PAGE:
2014 New Call for Positions
This proposal has been formally submitted for the 2014 cycle.
048 Environmental Horticulture Advisor: San Diego/Orange Counties
San Diego County
Proposed Area of Coverage
San Diego and Orange Counties
- James Bethke - Main Contact
- San Diego Regional Urban Forests Council letter (pdf), uploaded 08/05/2014 by Katherine Webb-Martinez
- EH Advisor San Diego and Orange Counties (doc), uploaded 05/19/2014 by James Bethke
As EH Advisor in San Joaquin County, I strongly support this position. With recent retirements, a large and significant gap has been left in a densely populated area in dire need of an urban horticulture academic to conduct research and outreach programs and to lend direction to the huge UC Master Gardener program. The high priority of filling this position cannot be overstated. With Southern California being particularly sensitive to water shortages, invasive landscape pest issues, and the hub of ornamental plant production for the state, this boots-on-the-ground position must not remain vacant, or UCCE runs the risk of becoming irrelevant and unable to impact the significant conversations surrounding urban ecology.
I support this position. These counties represent a huge potential audience and have large Master Gardener programs. MG programs are one of UCCE's most visible programs. With its ever-emerging invasive pests, droughts and its importance as a production area of ornamental products, southern California needs this important position.
San Diego and Orange Counties are extremely important areas for nursery and greenhouse businesses. The UCCE in these counties has a vital role to play for these businesses, suppliers and the public.
The EH Advisor plays an important role in serving the public and the agricultural community. The master gardener program is extremely popular. The program heightens awareness about agricultural and regulatory issues and reflects positively upon the Cooperative Extension. Gardeners gain an understanding of these issues, how they affect them and why they should care.
As a nursery owner in San Diego County I am very supportive of this position. In the past, our advisers have been the critical link in providing the necessary science needed to deal with a variety of pests and quarantine protocols. We would suffer greatly here if this position is not filled.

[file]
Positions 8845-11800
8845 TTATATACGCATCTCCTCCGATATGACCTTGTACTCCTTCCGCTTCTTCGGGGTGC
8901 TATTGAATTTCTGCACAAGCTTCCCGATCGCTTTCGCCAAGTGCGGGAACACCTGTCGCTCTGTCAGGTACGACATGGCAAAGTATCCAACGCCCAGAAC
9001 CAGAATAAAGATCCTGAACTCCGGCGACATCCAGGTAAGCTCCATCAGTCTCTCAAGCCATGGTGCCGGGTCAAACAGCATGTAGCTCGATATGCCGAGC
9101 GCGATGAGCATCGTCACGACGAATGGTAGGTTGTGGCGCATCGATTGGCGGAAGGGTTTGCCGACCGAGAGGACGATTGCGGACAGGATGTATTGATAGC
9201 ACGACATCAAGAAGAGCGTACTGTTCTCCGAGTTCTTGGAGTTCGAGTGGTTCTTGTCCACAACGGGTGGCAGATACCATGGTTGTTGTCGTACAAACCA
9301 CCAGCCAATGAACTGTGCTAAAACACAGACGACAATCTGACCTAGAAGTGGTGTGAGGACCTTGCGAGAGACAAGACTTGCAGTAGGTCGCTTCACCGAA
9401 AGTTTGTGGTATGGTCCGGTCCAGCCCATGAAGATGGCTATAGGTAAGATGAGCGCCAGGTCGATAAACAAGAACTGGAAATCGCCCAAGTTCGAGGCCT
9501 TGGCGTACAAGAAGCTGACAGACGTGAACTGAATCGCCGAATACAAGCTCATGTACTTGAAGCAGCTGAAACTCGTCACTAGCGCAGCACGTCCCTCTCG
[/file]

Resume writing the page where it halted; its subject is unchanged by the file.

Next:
This is a critical position that must be filled ASAP. Horticulture is a huge component of SD county agriculture and this extension position would provide a critical connection between the industry, University and the local communities. Recent retirements in SD have left this office lightly staffed and is a situation that needs immediate remedy in order to maintain the program effectiveness as well as sustainability of mission to the community.
Another position in line with the university's bias. SD County is a major, if not the major, production area of horticultural products, making this position critical. Our proximity to Mexico as a transit corridor puts us on the front line of the battle against invasive pests. We have various quarantines operative all the time affecting Ag negatively. Ag here is in transition from tree produce to other pursuits, and an advisor with broad knowledge is needed.
As a soon to retire (June 2015) EH Advisor in Orange County, I strongly support this position. My retirement and the time that San Diego County EH Advisor Jim Bethke is spending as County Director, will and have created a large and significant gap in a densely populated area with the largest nursery/floriculture industry in California. . The high priority of filling this position cannot be overstated; Southern California is being severely impacted by water shortages, surface water pollution issues, and invasive landscape pests, affecting the largest ornamental plant production industry in the state, this boots-on-the-ground position must not remain vacant. Without an urban horticulture academic to conduct research and outreach programs and to lend direction to the huge UC Master Gardener programs in Orange and San Diego County, UCCE runs the risk of becoming irrelevant and unable to address the significant issues surrounding urban ecology and ornamental horticulture production.
For two reasons it is imperative that this position be filled immediately. First, San Diego County is the leading county in the US in the production of nursery crops. Three major issues for those nursery producers are water use efficiency, runoff management, and control of invasive pests. Second, San Diego is also a dynamic community in terms of urban landscaping and the three concerns mentioned above are critical in the urban environment as well. Without an EH advisor these issues will continue to plague commercial growers and municipalities.
I support the critical need for this and other EH advisor positions in California. Production horticulture needs the technical support of Extension services, particularly given current drought and economic pressures. The horticulture industry as a whole relies on an active Extension to provide applied research, objective guidance, and best management practices.
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